Porto - the nation's modesty and virtue
By Ignatious Josephl
lmages © Mr Christian Baes (Christianbaes.myportfolio.com).
If the southern capital, Lisbon, is most closely associated with the adventurers and explorers whose caravels embarked from its quays, then Portugal’s second largest city, the capital of the north, embodies the nation’s modesty and virtue. It matters little today whether those qualities are innate or imposed. The political and intellectual drive for the discovery attributed to the Portuguese (and the Spanish) in school history books came from the core of Portugal, Porto, whose sobriquet “Invictus” expresses its claim to repelling the armies of Islam at the banks of the River Douro.
Porto is not only the centre of the historic Anglo-Portuguese mercantile network that dominates the wine trade, it is also point of departure into the core of Portugal’s national origins in the north. Port wine is not the wine of Porto, vinho verde is. The distinctive language, wine and food that made Portugal what it is come from the region of the Iberian peninsula extending from Á Coruna in Galicia to the mouth of the great Douro, hence the country’s name, essentially a portmanteau combining Galicia and Porto.
Although a conservative, even parochial city, Porto is very friendly in a village sort of way (the core city has only about 250,000 inhabitants). The Portuense, residents of Porto, and the Tripeiros, those born in the city, project a discrete but intense local patriotism, glazed by the English-style charm inherited from centuries of intermarriage and interaction. The city and the north as a whole are full of contradictions, too. Its favourite son, Almeida Garrett, introduced Walter Scott and Romanticism to Portugal. Here intense republicanism and mercantile libertarianism combined with a fervent adherence to the Latin Church. Thus Porto always celebrated a volatile marriage of rationality and religious fervour unknown in the rest of the country and the Iberian peninsula as a whole.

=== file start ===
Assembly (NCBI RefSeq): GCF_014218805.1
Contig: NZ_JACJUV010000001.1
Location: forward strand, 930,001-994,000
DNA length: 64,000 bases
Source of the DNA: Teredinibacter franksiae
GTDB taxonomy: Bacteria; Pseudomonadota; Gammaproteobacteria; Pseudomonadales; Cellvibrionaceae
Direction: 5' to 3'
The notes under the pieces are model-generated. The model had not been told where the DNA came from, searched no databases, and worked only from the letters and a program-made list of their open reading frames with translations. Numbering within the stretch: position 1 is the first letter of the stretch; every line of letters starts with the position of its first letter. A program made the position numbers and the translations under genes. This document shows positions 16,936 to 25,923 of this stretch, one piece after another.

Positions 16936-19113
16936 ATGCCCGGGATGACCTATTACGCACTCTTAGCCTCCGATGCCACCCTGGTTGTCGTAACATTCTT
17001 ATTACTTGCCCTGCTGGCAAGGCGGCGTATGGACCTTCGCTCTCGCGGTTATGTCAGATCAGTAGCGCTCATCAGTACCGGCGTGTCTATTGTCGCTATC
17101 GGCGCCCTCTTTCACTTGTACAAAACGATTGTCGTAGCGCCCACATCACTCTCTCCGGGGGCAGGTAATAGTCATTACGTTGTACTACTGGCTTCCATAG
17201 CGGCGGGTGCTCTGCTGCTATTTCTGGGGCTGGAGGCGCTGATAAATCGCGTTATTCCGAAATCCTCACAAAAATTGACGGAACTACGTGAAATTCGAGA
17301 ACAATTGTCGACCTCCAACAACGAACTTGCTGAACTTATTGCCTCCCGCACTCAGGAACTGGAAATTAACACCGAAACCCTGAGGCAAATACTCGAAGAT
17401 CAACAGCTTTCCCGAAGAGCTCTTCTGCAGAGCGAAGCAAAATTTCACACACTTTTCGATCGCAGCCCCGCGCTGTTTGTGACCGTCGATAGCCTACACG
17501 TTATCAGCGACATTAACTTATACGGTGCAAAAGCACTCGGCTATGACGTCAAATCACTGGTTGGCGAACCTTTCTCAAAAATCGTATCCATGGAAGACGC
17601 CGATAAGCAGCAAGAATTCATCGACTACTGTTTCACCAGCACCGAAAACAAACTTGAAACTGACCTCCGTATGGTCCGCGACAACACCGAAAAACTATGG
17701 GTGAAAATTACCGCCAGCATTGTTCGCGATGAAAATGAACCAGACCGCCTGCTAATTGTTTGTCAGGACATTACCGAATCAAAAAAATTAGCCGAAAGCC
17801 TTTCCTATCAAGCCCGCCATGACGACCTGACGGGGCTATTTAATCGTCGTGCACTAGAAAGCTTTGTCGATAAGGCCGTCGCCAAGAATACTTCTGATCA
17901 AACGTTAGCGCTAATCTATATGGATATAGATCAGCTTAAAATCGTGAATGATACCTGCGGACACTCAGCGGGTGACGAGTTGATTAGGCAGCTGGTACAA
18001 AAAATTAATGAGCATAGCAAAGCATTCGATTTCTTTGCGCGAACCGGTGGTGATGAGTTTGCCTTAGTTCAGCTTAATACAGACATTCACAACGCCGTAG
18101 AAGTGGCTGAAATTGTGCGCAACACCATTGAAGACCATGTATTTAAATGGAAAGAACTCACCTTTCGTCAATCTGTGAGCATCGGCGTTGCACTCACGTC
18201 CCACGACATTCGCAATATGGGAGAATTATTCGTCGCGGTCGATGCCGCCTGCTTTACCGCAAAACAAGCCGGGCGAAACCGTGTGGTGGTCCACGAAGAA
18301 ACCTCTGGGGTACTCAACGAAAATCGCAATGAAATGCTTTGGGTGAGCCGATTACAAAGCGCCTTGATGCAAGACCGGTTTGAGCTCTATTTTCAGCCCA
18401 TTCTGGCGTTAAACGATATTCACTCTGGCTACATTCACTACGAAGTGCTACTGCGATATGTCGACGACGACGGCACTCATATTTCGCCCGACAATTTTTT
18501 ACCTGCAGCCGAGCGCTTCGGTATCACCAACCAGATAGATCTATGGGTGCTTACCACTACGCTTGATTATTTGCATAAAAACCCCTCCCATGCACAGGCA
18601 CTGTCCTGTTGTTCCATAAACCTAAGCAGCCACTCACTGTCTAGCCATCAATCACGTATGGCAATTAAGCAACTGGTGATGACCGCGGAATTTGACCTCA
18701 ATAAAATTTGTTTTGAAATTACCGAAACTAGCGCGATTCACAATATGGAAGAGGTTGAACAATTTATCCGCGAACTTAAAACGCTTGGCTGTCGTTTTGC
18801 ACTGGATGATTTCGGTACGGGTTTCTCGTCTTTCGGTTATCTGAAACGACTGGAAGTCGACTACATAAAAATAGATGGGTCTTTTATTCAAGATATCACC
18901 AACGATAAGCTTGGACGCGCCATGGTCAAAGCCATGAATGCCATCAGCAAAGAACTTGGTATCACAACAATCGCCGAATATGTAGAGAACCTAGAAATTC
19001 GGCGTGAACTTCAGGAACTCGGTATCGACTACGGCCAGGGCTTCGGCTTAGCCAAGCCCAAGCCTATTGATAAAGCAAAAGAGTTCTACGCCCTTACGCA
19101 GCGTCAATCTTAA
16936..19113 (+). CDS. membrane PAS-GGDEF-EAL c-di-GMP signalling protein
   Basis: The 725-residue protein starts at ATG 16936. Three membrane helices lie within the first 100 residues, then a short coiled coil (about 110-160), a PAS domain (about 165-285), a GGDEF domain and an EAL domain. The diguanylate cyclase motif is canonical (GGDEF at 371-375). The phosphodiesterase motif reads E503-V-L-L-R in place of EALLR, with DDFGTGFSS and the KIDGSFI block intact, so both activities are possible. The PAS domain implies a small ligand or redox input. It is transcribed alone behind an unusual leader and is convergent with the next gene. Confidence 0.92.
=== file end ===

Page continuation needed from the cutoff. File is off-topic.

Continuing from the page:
Walking through this river metropolis I cannot be sure who I will meet. Nearly every nationality prominades in the Rua das Flores or the azulejo-coated entry to the Belle Epoche style Sao Bento railway station. The locals can best be found in the distinctly Portuguese tascas and restaurants on the edges of the central district. These inconspicuous restaurants are known and frequented by the people who actually live and work in the city. Even if many of them have relocated to the edges where accommodation is still affordable, they meet for lunch near their stores, offices and workshops during the week.
Fortunately I have been introduced to some of them during my visits. It is in these corners and chambers that one finds the characters who have been shaped by and continue to shape the inscrutable charm of this modest town. As I return from one of those sumptious luncheons, I have to climb another of the city’s innumerable hills. It is there at the top, even at 30 degrees centigrade, that I feel the cool breeze from the Atlantic. The winds of Windsor waft and the ways of the world dispel the urban heat.
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